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It’s no surprise they were scored on.
Now, have a look at an example from the New Jersey game. As you’ll see, it is the same structure—two significant differences from the above clips. The forward rotation is much quicker and the slot area is locked down much tighter. Then notice when the puck does come out high, you can see New Jersey has two players in the middle lane for screens, deflections and rebounds. Watch Ryan work hard to the middle to take that away, forcing the play to wing. Now, on the final freeze, look at this perfect set-up. Ekhlom set up to challenge the weakside flank player. Ryan pressuring the puck to force a wasted shot. Desharnais and Nugent-Hopkins are taking away the middle, and now the two Devils are wasted in the slot. The only place for the puck is strong side post, and Skinner can easily play. Folks, this is how you play the PK.
Watch the remainder of the clip, and it will bring a tear to your eye. Quick rotations. Stop-start skating to stay in positions instead of looping. Shot blocks. Tight triangle collapse when puck comes to the middle. It is the way to penalty kill.

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The combination of all these factors has led to far less slot availability or seam passes. The numbers bear that out. Before the coaching change, the team gave up an average of 2.5 high-danger chances per game on the penalty kill, according to Natural Stat Trick. The team also gave up a stunning nine goals against goals coming off high-danger chances in only 13 games. Since the coaching changes, the average HDCA is down to 1.6 per game and the Oilers have given up 2 HDGA in 15 games.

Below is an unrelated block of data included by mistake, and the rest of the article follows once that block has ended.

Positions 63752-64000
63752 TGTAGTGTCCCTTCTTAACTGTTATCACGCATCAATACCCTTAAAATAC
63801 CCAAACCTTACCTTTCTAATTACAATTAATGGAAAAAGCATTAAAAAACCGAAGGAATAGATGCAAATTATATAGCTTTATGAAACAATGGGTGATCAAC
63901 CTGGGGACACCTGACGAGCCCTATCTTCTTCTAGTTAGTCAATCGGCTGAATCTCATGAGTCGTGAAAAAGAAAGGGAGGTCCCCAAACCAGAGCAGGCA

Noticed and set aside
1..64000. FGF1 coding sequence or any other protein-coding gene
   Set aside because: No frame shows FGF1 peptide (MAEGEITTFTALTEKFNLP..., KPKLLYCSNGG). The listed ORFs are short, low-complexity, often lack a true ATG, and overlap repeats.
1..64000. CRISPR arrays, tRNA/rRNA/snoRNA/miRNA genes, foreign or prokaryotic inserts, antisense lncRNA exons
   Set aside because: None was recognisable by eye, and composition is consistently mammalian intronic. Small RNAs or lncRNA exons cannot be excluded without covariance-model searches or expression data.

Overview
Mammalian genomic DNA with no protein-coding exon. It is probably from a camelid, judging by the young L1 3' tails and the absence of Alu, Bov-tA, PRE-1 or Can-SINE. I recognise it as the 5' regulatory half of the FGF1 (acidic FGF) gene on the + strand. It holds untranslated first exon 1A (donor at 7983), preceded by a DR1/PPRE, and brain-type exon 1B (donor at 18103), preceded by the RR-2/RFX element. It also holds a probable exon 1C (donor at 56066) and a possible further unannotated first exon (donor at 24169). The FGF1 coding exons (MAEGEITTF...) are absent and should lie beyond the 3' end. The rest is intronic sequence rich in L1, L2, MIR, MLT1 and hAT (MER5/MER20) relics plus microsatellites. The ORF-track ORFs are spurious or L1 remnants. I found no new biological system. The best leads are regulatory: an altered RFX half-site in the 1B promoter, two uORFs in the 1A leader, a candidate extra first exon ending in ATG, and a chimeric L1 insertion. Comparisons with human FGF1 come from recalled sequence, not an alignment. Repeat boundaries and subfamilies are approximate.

The other change that was made is nothing to do with tactics. It was simply picking a group of forwards and empowering them to run the penalty kill. Derek Ryan, Ryan Nugent-Hopkins, Connor Brown, Mattias Janmark and Ryan McLeod have been tasked to win these situations. Players who are no longer required to do so are Connor McDavid and Leon Draisaitl. Using all 12 forwards in roles where they can succeed is a big deal. It is good for them individually and it is good for the dressing room. If there is one criticism I have of Jay Woodcroft it was his failure to realize this and adapt.
The other part this segment was goaltending. Some of this is the play in front of him. Natural Stat Trick has Skinner facing the 5th most rush chances against of all goalies with an average of 1.76 per game. This segment he was down to 1.5 chances per game, which ranked 17th most. So a modest improvement by the group in front of him, especially his forward group working hard on the back check to eliminate odd man rushes.
However, Skinner needs a lot of credit here. His year-to-date goals saved above average are awful. At 5v5, his goals saved above average is 73rd in the league at -6.64, and in all situations, it is 78th at -9.67. Not good. This past segment improved to essentially break even. His expected goals against was 9.42 per game, and he only allowed nine at 5v5, and it was the same rough average in all situation events.  I understand that we need additional goaltending support, but in this segment, Stuart Skinner regressed to the mean a bunch, and that helped lead to a 5-2 record.
This segment was easily the Oilers’ best. It also is one that may mark a turning point in the season. The team has climbed from a deep hole to within reach of the wildcard spots in the Western Conference. While the margin of error remains slim, there is hope at the end of this segment that the playoffs may be a reality.
That’s it for this segment. See you again in seven games. Wishing each of you a Merry Christmas and a Happy Holidays.